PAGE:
Small Beginnings
Recently Rajasthan high court dismissed an appeal raised by Hindustan Zinc, Ambuja Cements etc that had challenged RPO regulation enacted by RERC. The petitioners stated that RERC did not have authority to pass the RPO regulation and impose a surcharge(penalty) as CPPs and OA were completely de-licensed under EA 2003.However Jaipur bench of High court rejected the petition stating the exact meaning of word ‘total consumption’ as total consumption in the area of distribution licensees in all modes. One of the reason for non compliance is the lack of incentive mechanism to support RPO implementation.
Supportive Measures
-A key stumbling block in the implementation of RPO is the financially strained DISCOMs. Burdened with over 2 trillion of losses, how can one expect DISCOMs buying costly RECs? However a recent development is the Debt restructuring for the DISCOMs(http://powermin.nic.in/whats_new/pdf/Financial_restructuring_of_State_Distribution_Companies_discoms_Oct2012.pdf)
-Another encouraging trend is that several DISCOMs have been facing losses due to their inability to hike tariffs but recently over 17 states have revised their tariffs giving a good signal to the market stabilization for RE.
Need to Improve REC Market Design
-There is lack of visibility in floor and forbearance price beyond the initial five year period because only non PPAs based sales are eligible for RECs.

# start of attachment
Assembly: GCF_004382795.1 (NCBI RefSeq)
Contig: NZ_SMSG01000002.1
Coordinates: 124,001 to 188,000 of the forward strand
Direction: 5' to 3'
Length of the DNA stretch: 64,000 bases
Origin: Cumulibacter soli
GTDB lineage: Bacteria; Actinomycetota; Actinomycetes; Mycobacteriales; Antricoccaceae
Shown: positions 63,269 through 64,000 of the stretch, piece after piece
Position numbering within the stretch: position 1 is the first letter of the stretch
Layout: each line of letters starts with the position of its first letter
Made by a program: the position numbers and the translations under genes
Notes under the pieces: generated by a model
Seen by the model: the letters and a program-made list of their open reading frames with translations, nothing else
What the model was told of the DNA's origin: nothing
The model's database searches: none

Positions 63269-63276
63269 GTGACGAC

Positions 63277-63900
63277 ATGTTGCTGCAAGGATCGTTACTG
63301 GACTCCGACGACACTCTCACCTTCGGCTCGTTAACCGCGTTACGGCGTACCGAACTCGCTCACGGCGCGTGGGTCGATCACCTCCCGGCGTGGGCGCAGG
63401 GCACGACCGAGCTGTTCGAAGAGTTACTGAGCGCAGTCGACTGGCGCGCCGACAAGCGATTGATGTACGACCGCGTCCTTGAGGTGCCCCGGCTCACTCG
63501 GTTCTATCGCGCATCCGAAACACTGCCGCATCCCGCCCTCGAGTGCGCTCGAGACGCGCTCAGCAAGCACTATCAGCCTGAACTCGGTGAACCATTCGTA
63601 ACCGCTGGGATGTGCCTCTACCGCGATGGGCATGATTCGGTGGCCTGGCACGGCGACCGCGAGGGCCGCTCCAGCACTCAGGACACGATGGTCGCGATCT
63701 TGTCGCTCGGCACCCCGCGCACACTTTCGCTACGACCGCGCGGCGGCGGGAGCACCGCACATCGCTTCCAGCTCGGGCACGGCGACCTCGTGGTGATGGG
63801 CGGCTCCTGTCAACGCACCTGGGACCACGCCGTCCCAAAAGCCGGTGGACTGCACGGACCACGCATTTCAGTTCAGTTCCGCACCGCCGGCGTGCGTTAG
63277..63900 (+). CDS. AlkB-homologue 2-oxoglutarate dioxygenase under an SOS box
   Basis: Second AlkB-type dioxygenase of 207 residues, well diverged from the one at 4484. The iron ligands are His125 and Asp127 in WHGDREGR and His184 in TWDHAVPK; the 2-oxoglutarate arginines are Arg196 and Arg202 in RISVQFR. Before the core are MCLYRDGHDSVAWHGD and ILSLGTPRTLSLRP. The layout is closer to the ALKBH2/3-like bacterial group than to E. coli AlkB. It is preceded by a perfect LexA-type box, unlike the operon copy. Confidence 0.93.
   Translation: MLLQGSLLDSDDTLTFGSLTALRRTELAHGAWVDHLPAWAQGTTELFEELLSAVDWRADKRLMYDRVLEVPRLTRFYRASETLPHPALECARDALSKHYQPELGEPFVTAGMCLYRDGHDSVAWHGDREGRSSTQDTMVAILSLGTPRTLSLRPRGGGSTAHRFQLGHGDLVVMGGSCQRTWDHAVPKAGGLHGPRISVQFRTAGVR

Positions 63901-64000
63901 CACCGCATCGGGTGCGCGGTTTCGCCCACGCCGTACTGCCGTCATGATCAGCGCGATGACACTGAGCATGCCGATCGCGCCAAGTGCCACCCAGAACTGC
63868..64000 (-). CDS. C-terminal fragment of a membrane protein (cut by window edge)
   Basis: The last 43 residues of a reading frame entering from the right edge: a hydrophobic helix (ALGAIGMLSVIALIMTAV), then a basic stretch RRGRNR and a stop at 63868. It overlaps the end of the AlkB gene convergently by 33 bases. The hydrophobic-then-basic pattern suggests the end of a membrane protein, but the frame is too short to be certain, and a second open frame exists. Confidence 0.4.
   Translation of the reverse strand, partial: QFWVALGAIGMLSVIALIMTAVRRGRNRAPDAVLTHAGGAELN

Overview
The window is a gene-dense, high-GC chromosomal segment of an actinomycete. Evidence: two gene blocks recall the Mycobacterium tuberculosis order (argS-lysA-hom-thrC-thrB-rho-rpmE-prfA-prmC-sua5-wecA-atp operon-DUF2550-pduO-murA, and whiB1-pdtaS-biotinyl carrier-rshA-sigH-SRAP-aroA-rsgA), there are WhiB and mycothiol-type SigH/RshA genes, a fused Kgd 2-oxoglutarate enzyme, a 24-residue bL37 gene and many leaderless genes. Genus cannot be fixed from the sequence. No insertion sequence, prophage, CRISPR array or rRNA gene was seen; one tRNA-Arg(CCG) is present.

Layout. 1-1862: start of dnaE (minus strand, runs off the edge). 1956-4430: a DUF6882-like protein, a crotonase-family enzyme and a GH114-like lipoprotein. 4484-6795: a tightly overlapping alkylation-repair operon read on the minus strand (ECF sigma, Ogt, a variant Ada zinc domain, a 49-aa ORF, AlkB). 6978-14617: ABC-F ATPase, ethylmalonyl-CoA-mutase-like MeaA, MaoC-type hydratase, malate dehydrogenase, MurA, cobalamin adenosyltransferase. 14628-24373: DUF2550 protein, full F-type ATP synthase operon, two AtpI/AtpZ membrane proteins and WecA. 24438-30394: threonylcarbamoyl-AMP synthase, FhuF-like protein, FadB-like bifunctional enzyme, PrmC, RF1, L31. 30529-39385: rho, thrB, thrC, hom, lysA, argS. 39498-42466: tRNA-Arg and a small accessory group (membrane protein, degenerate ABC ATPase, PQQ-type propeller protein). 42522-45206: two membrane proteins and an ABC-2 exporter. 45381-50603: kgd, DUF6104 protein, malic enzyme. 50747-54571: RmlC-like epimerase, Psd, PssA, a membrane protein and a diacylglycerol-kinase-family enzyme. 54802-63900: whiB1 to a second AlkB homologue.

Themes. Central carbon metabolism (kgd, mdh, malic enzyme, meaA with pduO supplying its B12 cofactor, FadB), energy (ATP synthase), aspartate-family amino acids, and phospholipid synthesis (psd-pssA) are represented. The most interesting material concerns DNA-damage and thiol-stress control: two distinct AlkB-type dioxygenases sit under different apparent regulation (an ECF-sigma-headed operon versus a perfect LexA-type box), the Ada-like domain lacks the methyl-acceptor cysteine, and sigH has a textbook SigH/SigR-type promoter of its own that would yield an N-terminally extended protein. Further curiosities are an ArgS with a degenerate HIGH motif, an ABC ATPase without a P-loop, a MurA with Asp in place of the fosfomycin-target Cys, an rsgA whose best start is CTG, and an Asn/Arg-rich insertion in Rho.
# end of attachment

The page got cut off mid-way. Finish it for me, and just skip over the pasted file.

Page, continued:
-REC trading is restricted to auction markets and can be conducted only on a “once through” basis, thereby not permitting forward contracting and liquidity reduction.There is a sheer need of secondary trading market,which both the exchanges as well as industry players have been seeking for some time.
-Finally compliance window has to be shortened to a quarter or half year to ensure that there is continuous procurement action on obligated entities.

Thus,REC markets will fail to bring the desired results unless regulators are empowered to enforce the RPOSs and DISCOMs are allowed to function as independent power utilities rather than as an arm of government.

References: Power Line Magazine,MNRE Website, ICRA report on DISCOM bailout,REC registry,RE Connect etc.

Revival Strategies for Indian Power Sector

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India being fifth largest energy consumer in the world is rising high in terms of installed capacity (207 GW,Source : CEA as on 11.Nov.2012). Much progress is evident in Infrastructure,Telecom but things in power sector is not going as per the planning done by our GoI and MoP and thus India’s economic growth is at risk. Inspite of  having so many reforms and policies,Indian power sector is grappling with “Cancer” and it requires some sheer reforms that will ultimately lift it to more sustainable position. Some of recent reforms/policies that have jolted Indian power sector in recent times can be summarised as below: